German electronic music pioneers Kraftwerk brought their 3D show to the Fox Theater in Oakland March 23, 2014, followed by two additional nights at the venue. The hook for this tour is that it includes high definition 3D films synchronized to their music. Upon arrival we were each given cardboard 3D glasses which actually worked very well. It was a fantastic show highlighting most of the best material from Kraftwerk’s long career, which dates back to 1970, with the added bonus being the impact of the visuals.
As for the performance, the four band members stood nearly motionless across the stage in front of small keyboards, playing a few notes live, with most of the music pre-programmed for the evening, as has been the norm with many acts in this genre. The band themselves wore body suits adorned with white parallel lines reminiscent of Tron, and these along with their keyboards became part of the visual impact during the show. Given the band members lack of movement, these sights were key to keeping the audience engaged and entertained.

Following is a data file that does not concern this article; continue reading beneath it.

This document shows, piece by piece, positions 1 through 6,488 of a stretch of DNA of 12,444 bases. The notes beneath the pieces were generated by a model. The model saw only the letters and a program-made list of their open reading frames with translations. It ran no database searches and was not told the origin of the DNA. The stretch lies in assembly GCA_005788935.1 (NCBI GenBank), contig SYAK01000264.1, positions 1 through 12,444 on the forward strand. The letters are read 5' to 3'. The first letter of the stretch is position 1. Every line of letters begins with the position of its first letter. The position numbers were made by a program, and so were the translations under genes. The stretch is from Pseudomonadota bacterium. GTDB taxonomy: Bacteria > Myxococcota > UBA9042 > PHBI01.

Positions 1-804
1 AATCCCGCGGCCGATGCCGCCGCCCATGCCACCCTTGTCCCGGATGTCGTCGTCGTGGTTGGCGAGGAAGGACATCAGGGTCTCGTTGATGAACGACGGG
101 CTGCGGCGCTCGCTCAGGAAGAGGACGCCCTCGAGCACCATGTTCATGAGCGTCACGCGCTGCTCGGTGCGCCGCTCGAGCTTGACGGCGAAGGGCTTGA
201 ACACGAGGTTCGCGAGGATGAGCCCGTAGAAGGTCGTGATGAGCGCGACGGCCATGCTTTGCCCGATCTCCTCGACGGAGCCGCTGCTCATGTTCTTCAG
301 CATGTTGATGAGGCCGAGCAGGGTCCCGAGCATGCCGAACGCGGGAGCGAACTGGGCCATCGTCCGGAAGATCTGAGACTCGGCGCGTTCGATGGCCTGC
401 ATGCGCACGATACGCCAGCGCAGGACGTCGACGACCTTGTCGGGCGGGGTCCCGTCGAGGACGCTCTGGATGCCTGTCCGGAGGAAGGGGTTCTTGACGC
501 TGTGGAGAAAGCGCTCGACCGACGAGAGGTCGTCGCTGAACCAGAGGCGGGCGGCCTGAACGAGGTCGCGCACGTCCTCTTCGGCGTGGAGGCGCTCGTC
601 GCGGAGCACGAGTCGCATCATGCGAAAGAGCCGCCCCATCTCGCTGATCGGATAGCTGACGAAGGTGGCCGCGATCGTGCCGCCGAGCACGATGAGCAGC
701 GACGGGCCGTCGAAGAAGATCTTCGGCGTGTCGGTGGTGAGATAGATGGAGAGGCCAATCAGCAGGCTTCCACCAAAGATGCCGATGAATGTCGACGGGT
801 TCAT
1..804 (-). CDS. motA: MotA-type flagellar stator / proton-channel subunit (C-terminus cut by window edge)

The songs played included the title track from each of their primary albums, including “Autobahn,” “Radioactivity,” “Trans-Europe Express,” “The Man-Machine,” and “Computer World,” along with the single “Tour De France” and selections from Electric Cafe. In addition to these nearly all of The Man Machine and Computer World albums were performed. These were programmed to match the 3D visuals which included images and artwork portraying the topics covered in the lyrics, whether robots, Volkswagens on the autobahn, trains, a pastiche of neon signs or cyclists. Some aged black and white films were also used effectively particularly during “Tour de France” and “The Model.” The 3D effects were of the highest quality, with lyrics, numbers, and various objects pointed towards the audience to capitalize on the format.
Vocals are delivered by the only remaining original member of the band, Ralf Hutter, in a flat passionless manner, sometimes via vocoder, which has always been a very effective way of reinforcing the image of machine produced music, and the man machine connection. In contrast, the melodies are simple, warm, and often beautiful, such as heard on “Neon Lights” or “Computer Love.” Though credited with influencing the techno and electro movements, this is more pop than dance, and there is a bit of meaning in their art to ponder as well.
In a fun gesture, at the end of the track “Spacelab” a UFO was shown descending in front of the marquee for the Fox Theater, to enthusiastic applause. After so many years, Kraftwerk still resonate as pioneers of the electronic music form, and their live shows are a testament to them staying current, relevant, and part of today’s 3D world.